Indiscriminate shooting would be inexcusable, if this is what happened. The extent to which the IDF employed non-lethal crowd-dispersal methods before resorting to live fire is unclear.
Innocent civilian deaths are regrettable and must be avoided wherever possible. However, the mere fact that they occurred is not, in itself, proof that the IDF acted improperly in attempting to prevent violent incursions.
Zichron Ya’acov
Justice denied
After reading Alan Joseph Bauer’s cry (“Justice,” Comment & Features, April 10), I decided to read and analyze the opinion of the United States Court of Appeals for the Second Circuit in Sokolow v. Palestine Liberation Organization.
In a lengthy 61-page decision, the court overturned the verdict at trial that awarded the plaintiffs over $600 million in damages. The purpose of my review was to see if I could conclude as to whether justice had been served or denied.
According to my analysis, the decision in favor of the Palestinian Authority was based on the finding that it is not a state and therefore is entitled to due process under the US Constitution. After finding that the PA was entitled to due process, the court went into a detailed analysis as to whether the PA had sufficient contacts with the United States so that the US court system had appropriate jurisdiction over the PA.
What bothers me most about the Court of Appeals’ decision, above and beyond letting the murderers get away with their crimes, is some of the logic behind its findings so that it easily could have ruled in favor of the original plaintiffs.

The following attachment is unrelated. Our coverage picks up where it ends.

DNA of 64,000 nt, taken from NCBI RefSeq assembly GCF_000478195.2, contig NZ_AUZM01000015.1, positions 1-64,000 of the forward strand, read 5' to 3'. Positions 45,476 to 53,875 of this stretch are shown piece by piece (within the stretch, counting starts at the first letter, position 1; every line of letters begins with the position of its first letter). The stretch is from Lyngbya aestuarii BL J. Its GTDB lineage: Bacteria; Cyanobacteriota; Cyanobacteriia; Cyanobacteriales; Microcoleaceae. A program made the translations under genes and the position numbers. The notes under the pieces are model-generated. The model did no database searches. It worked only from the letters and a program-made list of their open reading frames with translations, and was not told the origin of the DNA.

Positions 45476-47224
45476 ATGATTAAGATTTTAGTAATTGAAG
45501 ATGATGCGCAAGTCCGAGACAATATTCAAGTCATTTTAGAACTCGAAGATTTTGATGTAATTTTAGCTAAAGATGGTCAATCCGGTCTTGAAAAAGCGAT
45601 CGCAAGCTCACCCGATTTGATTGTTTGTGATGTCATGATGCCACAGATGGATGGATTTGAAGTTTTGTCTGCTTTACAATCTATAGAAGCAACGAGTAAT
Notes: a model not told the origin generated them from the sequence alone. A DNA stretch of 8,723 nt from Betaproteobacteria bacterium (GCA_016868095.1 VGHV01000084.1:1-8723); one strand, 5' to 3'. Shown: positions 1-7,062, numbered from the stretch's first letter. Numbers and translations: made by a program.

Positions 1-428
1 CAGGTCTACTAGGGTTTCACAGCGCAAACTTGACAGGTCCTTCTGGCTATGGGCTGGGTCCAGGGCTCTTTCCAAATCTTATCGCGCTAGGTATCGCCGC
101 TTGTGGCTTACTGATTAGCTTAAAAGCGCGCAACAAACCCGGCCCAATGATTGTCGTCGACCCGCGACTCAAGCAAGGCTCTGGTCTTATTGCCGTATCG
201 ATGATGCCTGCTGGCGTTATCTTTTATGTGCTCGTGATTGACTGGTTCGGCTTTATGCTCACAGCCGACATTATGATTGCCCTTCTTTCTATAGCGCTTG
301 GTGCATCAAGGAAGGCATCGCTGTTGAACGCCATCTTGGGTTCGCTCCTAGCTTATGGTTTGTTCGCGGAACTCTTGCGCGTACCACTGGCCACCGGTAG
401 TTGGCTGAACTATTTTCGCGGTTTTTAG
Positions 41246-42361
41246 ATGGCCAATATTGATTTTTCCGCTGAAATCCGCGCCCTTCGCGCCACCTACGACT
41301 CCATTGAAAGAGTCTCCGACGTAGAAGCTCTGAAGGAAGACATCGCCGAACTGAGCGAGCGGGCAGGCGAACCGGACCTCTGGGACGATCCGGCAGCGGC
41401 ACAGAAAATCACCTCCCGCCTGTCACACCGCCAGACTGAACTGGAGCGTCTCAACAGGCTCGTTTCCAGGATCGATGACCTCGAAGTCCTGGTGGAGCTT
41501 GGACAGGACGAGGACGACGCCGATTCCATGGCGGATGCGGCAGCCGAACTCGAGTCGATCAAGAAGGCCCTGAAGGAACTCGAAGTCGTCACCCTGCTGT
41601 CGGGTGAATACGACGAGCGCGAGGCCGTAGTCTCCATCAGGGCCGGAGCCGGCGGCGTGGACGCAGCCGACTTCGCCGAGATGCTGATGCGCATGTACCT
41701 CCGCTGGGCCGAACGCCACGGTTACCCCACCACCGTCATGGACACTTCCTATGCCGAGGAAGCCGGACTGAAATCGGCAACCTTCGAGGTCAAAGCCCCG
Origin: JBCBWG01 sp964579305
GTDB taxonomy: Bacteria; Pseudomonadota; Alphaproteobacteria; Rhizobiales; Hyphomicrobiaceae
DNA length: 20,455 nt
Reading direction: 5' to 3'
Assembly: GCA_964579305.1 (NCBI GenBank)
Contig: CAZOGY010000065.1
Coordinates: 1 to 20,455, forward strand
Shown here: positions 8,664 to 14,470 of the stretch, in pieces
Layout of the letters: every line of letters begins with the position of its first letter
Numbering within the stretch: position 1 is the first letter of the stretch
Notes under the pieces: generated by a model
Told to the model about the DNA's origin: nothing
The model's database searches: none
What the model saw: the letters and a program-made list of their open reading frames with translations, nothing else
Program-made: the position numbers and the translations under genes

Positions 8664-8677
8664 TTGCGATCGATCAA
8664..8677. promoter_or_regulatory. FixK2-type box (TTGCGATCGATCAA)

While the finding that the PA is not an actual state and therefore is entitled to the constitutional protection of due process is factually correct, the court never should have allowed it to make this claim.
Since the Oslo Accords, the PA has consistently advanced the position that it is a state. Whenever I see a representative of the PA in any international arena such as the United Nations or any of its biased agencies, the identifying plaque in front of the representative always says State of Palestine.
For the PA to argue that it really is not a sovereign state despite what it announces to the world at every opportunity is to permit it to defraud the US Court of Appeals. The learned judges on the panel had the opportunity to hold it to its daily proclamations and turn down its arguments.
The court then spent the majority of its opinion analyzing the PA’s contacts within the US and whether such contacts were sufficient to grant the US jurisdiction over the PA. In finding that there were insufficient contacts, “the question becomes, where are the PA and PLO fairly regarded as at home?” the court stated.
“The overwhelming evidence shows that the defendants are ‘at home’ in Palestine, where they govern. Palestine is the central seat of government for the PA and PLO. The PA’s authority is limited to the West Bank and Gaza, and it has no independently operated offices anywhere else. All PA governmental ministries, the Palestinian president, the Parliament, and the Palestinian security services reside in Palestine.”
All of the findings cited by the court seem to be consistent with a de jure state. If that be the case, how could the court justify its first finding that it was not dealing with a sovereign entity? Yes, Mr. Bauer, justice was not served by the Court of Appeals, and justice was definitely not provided by the US Supreme Court, which refused to review the Court of Appeal’s decision.
Bet Shemesh
The writer has been practicing law in the United States for 50 years.